Yoga shouldn?t physically injure you?if it does, you?re doing it wrong and you need to practice safer alignment.

It also shouldn?t injure or harm others?it is a practice of love and universal acceptance.

But when your yoga practice is hurting the environment? That?s when a lot of us turn a blind eye.

In our consumer culture, the yoga market is a cash cow. Americans spend over $16 million a year on yoga classes, mats, clothes and related equipment. Yoga is no longer just a lifestyle, but it has overflowed into fast fashion. Atheleisure is ubiquitous and there is always pressure for us to get more?new, new, new. But stop a minute and consider the effect all that yoga gear has on the environment.

It is tempting to buy cheap yoga mats, but they are more harmful than you may realize. Modern yoga mats are loaded with plenty of plastic-based nasties, but the one of main concern in PVC plastic. Not only are these bad for you (they contain known carcinogens?and phthalates?not things?you want seeping?in to your sweaty back), but PVC plastics?are non-biodegradable, which means they will leach toxins into the environment for years to come. How?s that for ?do no harm??

If you are bringing a reusable water bottle to class but still using a cheap, old mat, do some research. Yoga mats are technically environmental pollutants once you’re done using them. And since cheap PVC mats don’t boast quality or longevity, think of all the yoga mats you will be?dumping into the environment over time.

When buying a new eco-friendly mat, know that some mats claim to be eco-friendly, but always double check. Polyester-based mats will not biodegrade once disposed, meaning they aren’t as?green as they claim to be. And be aware that?good eco mats can get pricey! The temptation to buy a cheap mat is a powerful one, but a?better made mat is going to last a lot longer and be kinder to both you and the planet. If you can, look for mat made with natural rubber, which is both incredibly grippy and sustainable. Make sure it has enough thickness for you, but don?t opt for anything too heavy as it might make you less likely to use it.

I use and swear by?a Jade Harmony?mat, which is made from super-grippy, sustainably-harvested natural rubber and comes in a beautiful array of colors. Gone are the days of my hands slipping and sliding in downward dog, which means my mat has actually improved my practice. Talk about bang for my buck! (Bonus eco benefit: for every mat purchased, Jade plants a tree.) Of course, if you have a latex allergy you should avoid natural rubber. Opt instead for a cork mat.

And if you are looking to recycle an old yoga mat? You can repurpose old mats in your own home easily, or you may be able to recycle PVC mats by sending them back to the manufacturer to be shredded down, melted and reused.

A mat is an integral part of your yoga practice, so make sure it aligns with your core values. Don’t sacrifice your health. Don’t sacrifice the planet. Know what’s in your mat.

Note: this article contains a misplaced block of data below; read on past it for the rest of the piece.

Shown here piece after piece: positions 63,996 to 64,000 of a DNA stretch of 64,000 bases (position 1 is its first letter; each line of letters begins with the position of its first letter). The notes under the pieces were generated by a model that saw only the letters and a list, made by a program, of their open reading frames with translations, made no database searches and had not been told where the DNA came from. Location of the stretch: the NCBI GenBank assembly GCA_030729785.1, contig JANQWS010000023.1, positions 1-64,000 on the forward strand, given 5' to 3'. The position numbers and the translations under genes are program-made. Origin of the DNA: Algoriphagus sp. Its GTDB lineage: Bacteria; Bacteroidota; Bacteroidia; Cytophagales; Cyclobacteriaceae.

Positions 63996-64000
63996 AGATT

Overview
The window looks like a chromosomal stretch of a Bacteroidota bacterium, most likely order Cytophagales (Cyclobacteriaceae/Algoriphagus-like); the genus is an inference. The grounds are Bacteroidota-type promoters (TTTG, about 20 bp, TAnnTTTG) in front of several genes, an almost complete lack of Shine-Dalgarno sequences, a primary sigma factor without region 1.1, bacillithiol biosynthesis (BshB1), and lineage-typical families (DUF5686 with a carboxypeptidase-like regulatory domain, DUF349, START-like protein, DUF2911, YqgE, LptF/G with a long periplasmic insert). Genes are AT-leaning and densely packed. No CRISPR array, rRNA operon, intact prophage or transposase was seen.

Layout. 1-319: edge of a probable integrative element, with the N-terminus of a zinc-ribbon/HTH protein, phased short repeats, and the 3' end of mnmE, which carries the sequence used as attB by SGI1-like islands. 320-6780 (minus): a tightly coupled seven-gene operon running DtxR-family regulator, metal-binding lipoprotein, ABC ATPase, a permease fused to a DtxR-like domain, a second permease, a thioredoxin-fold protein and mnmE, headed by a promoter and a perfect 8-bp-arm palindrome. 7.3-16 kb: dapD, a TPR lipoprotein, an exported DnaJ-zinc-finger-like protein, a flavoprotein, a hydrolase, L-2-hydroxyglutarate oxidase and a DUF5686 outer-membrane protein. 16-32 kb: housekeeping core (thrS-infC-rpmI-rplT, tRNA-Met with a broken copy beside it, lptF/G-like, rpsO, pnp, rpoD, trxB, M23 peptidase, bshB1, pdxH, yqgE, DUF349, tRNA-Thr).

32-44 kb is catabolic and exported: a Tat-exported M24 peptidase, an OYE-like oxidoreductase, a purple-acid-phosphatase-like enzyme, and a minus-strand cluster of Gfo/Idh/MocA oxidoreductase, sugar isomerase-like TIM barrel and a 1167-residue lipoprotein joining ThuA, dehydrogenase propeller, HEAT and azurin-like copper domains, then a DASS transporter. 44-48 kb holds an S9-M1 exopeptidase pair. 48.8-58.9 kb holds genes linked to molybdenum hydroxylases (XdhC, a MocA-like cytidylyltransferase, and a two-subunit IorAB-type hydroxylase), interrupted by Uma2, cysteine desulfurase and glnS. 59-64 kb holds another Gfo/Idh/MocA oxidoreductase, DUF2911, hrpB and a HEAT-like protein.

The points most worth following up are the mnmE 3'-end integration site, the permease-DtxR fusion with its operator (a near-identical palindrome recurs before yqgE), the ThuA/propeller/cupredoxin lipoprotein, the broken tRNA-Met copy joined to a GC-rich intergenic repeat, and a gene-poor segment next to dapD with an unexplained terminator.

Related:
Why People Rave About Cannabis Yoga
5 Ways to Successfully Read More Books
The Best Apps to Keep You Focused & Productive

Disclaimer: The views expressed above are solely those of the author and may not reflect those of Care2, Inc., its employees or advertisers.

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Why You Should Get an Eco-Friendly Yoga Mat

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Beverage Container Showdown: Plastic vs. Glass vs. Aluminum

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With summer winding down, it’s hard not to spend every waking (and maybe non-waking) minute outside. That means a whole lot of hikes, cookouts and outdoor fun. You’ve got a handle on green camping hacks and eco-friendly picnic essentials — now let’s zoom in on beverage containers.

Beverages are essential when it comes to outdoor soirees. When picking them out at the store, you’re faced with a few options: plastic bottles, glass bottles or aluminum cans. What to choose? The decision can be daunting for environmentalists. We’re here to give you the lowdown on which of these receptacles gets the planet’s stamp of approval.

Step 1: How They’re Made

We see beverage containers constantly — lining the shelves of the grocery store, filling coolers at BBQs, quenching a beachgoer’s thirst. Just how did they get there?

Plastic

Plastic manufacturing starts off with oil and natural gas. These raw materials are converted into smaller pieces called monomers, and are then chemically bonded together to create long chains, known as polymers. These polymers are the plastic you see in the form of water bottles, food packaging and much more.

To get to the crude oil and natural gas needed to produce plastics, we must head for the earth’s crust. However, oil and natural gas is buried beneath layers of bedrock — that’s where drilling comes in. Drilling for oil in our pristine oceans and fracking for natural gas in America’s West is destroying our environment.

Glass

Liquefied sand, soda ash (naturally occurring sodium carbonate), limestone, recycled glass and various additives make up the glass bottles we use to hold our beverages.

Using limestone prevents glass from weathering and is thus a valuable raw material for glass containers. The sedimentary rock is typically mined from a quarry — either above or below ground. In terms of the environment, limestone mining may contaminate water and contribute to noise pollution. Limestone mining can also destroy habitat for animals who live in their cave ecosystem and can form a permanent scar on the landscape.

It’s safe to say that the raw materials that go into making glass bottles are widely available in the U.S.

Cans

New aluminum cans are almost always made from bauxite, a mineral that the U.S. gets from mines in countries like Guinea and Australia. The mining of bauxite is harsh on the planet — raw bauxite is discovered by way of open-pit mining, essentially scraping a pit into the landscape and leaving environmental destruction behind. Bauxite mining contributes to habitat loss and water contamination, as well as a slew of other negative environmental impacts, like increased erosion.